Protect the Community House and Last Tenement of Little Syria!

Most Americans, and even many Arab-Americans, are unaware that the Lower West Side of Manhattan was once the center of Arab life in the United States, from the 1880s to the 1940s called “Little Syria” or the “Mother Colony.” Obscured from history as the result of the eminent domain actions for the construction of the Brooklyn Battery Tunnel in 1946, its physical destruction was compounded by vanishing memory within its diverse ethnic communities, also including Greeks, Armenians, Czechs, and others.

Fortunately, by a kind of miracle, three buildings remain and are physically connected: 103 Washington Street, a beautiful terra-cotta Melkite church; 105-107 Washington Street, a community house inaugurated by the governor of New York Al Smith to serve the Little Syria neighborhood; and 109 Washington Street, a tenement building still containing apartments. Since a 2003 manifesto appeal by tour guide Joseph Svehlak and bolstered by the launching of the “Save Washington Street” campaign in 2011, members of the historical society have argued that these three buildings deserve to be protected, either as individual landmarks or as a small historic district, to leave some general trace of an ethnic neighborhood that has been devastated like no other in the city. We continue these efforts and hope that renewed efforts in 2014 will lead the city to schedule a basic hearing on the Downtown Community House and the last tenement at 109 Washington Street.

There are several things you can do to help!

1. Sign up for our mailing list to follow important developments in the advocacy for historic preservation in Little Syria.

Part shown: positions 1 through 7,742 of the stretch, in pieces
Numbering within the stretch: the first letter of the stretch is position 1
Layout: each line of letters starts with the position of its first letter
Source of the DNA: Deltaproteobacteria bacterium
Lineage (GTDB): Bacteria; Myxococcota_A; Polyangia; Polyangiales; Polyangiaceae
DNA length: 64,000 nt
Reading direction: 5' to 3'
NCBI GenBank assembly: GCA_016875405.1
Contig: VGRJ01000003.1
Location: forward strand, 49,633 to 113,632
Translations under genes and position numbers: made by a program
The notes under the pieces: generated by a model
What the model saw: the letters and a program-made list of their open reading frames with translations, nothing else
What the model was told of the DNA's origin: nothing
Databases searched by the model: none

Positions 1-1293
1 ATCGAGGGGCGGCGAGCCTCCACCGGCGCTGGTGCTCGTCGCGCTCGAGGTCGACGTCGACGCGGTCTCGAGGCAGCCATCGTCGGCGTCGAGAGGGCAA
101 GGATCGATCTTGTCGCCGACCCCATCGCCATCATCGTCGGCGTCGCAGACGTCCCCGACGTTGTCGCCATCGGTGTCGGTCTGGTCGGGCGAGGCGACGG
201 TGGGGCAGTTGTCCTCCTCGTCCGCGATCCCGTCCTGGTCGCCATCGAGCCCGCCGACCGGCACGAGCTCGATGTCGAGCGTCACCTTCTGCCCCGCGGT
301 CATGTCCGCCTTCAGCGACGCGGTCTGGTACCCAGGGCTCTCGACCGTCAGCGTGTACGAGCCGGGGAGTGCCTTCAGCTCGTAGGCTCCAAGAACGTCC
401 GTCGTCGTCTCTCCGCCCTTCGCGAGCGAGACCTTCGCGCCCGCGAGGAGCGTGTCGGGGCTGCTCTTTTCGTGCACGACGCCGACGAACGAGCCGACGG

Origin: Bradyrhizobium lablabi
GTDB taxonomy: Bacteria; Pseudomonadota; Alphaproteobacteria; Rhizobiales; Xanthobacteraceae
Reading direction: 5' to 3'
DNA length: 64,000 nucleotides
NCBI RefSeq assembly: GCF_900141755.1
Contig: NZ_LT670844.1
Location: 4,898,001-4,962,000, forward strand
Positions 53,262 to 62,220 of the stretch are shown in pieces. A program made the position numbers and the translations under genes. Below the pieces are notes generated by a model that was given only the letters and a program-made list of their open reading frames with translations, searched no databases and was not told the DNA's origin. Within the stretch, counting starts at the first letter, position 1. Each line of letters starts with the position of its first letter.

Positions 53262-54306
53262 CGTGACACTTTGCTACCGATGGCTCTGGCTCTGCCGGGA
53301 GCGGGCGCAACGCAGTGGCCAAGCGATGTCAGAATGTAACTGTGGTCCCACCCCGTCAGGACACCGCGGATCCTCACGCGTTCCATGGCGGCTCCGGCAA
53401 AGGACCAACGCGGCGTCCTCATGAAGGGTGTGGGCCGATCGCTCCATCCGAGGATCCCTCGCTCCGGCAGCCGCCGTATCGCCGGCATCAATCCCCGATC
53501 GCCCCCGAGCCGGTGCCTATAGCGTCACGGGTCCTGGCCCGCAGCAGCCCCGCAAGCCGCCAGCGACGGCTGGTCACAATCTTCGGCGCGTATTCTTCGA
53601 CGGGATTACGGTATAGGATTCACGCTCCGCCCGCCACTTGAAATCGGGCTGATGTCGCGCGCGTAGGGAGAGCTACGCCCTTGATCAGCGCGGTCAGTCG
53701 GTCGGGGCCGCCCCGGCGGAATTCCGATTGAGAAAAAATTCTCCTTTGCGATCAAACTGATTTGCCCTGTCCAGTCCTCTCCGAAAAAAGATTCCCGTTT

2. Learn more about the preservation crisis situation by watching this film “The Sacred” by Özge Doğan or by reading some of our press clippings.

THE SACRED from Ozge Dogan on Vimeo.

3. Write the chair of the Landmarks Preservation Commission a personal letter and communicate why you feel the Downtown Community House and the 109 tenement deserve a fair hearing:

Chair Meenakshi Srinivasan
Landmarks Preservation Commission
1 Centre Street, 9th Floor North
New York, NY 10007

4. Encourage local politicians to support designation. On June 9, 2011, Community Board 1 of Lower Manhattan in New York City passed a resolution requesting that the Preservation Commission designate the “Little Syria” community center at 105-107 Washington Street because of its combined “Colonial Revival” architectural value and socio-historical importance. Margaret Chin, the City Councilmember for this area, has also sent a letter to the Landmarks Preservation Commission requesting a hearing. If you have ideas on how to reach Mayor Bill de Blasio or other New York politicians, please let us know!

5. Initiate an event at your school, church, or ethnic community organization/club on the issue. Members of the Washington Street Historical Society are happy to give talks about the history and about our preservation efforts. Contact us!

6. Donate to the Washington Street Historical Society. We need funds to further advance our preservation efforts, along with other related programs. Funds are spent on postcards, travel, and legal support.

7. Support research on the architectural and historic merit of these buildings. In 2012, we commissioned a report by architectural expert Kate Reggev to document the importance of the Downtown Community House and the 109 Washington Street. Here you can read the report and its attached images. Work with us to discover additional information.